5) blah blah blah, microsecond delay, destinguishable from millisecond via a consumer computer with a common OS by a person?? hahahahah. not without a measuring device. It is possible with enough training (I suppose musicians can). Since you can buy commodity off the shelf lan gear that will turn in sub millisecond delay, I don't think spending the extra-money on low microsecond delay will help

        Bunch of pseudo-science modded up on Slash again...

        Oh and Jumbo FRAMES are commonly 9000B in size (although the term can refer to anything bigger than 1500B:

        http://sd.wareonearth.com/~phil/net/jumbo/ [wareonearth.com]

        or 9K on cisco:

        http://www.cisco.com/warp/public/473/148.html [cisco.com]
      • by tqbf (59350) on Sunday December 10, 2006 @11:06AM (#17184734) Homepage

        Network-layer, Deering-model multicast is never going to happen. It has nothing to do with ISP business models and everything to do with simple technical feasibility:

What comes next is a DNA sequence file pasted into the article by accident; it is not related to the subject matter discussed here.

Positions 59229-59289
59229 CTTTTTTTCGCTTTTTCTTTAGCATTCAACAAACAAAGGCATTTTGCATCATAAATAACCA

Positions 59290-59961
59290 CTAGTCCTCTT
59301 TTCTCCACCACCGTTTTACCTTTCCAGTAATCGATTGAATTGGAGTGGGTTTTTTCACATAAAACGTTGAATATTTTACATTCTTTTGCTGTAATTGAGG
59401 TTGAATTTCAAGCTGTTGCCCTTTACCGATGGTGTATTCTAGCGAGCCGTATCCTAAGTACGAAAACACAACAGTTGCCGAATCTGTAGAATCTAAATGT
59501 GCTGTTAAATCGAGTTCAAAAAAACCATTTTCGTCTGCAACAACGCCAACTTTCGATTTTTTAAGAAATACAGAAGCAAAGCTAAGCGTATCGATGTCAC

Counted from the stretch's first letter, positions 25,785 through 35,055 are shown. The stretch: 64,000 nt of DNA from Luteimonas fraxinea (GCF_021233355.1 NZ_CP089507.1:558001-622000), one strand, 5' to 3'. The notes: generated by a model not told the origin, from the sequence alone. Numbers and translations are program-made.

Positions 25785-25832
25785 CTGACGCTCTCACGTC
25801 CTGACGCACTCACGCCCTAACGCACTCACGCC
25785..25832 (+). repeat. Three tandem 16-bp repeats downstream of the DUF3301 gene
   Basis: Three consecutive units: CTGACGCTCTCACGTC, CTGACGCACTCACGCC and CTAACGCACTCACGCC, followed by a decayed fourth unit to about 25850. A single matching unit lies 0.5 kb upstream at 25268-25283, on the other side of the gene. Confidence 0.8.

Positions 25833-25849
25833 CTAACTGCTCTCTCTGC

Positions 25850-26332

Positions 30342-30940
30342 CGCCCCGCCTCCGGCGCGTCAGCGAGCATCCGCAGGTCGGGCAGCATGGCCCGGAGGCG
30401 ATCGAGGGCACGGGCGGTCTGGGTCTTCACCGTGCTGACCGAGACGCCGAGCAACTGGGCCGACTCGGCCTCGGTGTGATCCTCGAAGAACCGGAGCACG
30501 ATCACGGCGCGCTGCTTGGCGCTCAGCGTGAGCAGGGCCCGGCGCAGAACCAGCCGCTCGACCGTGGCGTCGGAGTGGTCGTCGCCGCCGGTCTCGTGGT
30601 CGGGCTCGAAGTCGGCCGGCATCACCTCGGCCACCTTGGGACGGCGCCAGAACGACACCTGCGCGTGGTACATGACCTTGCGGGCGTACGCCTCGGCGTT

• Routing table management is an issue even in unicast (which is why I can't get an ASN and advertise a /27, even though that would be incredibly convenient and useful). But multicast addresses individual pieces of content --- video streams, game rooms, chat channels --- and requires diverse, interdomain routing for each. This is akin to demanding BGP advertisements for every popular page on the web.
        • The protocols for interdomain routing barely exist and have never been proven; no production network relies on them. Even interior routing for multicast is in flux; just a few years ago, the model changed to single-sender, which simplifies routing but changes the service model so only one source can efficiently send data.
        • Forward error correction may work for streaming media, but it's a disaster for tiny, discrete updates, and outside of FEC there are no proven ideas in multicast reliability. "Scaleable Reliable Multicast" isn't a protocol, it's a position paper from the early '90s. The well-known current multicast reliability protocols all require infrastructure support: strategically deployed "repair" servers.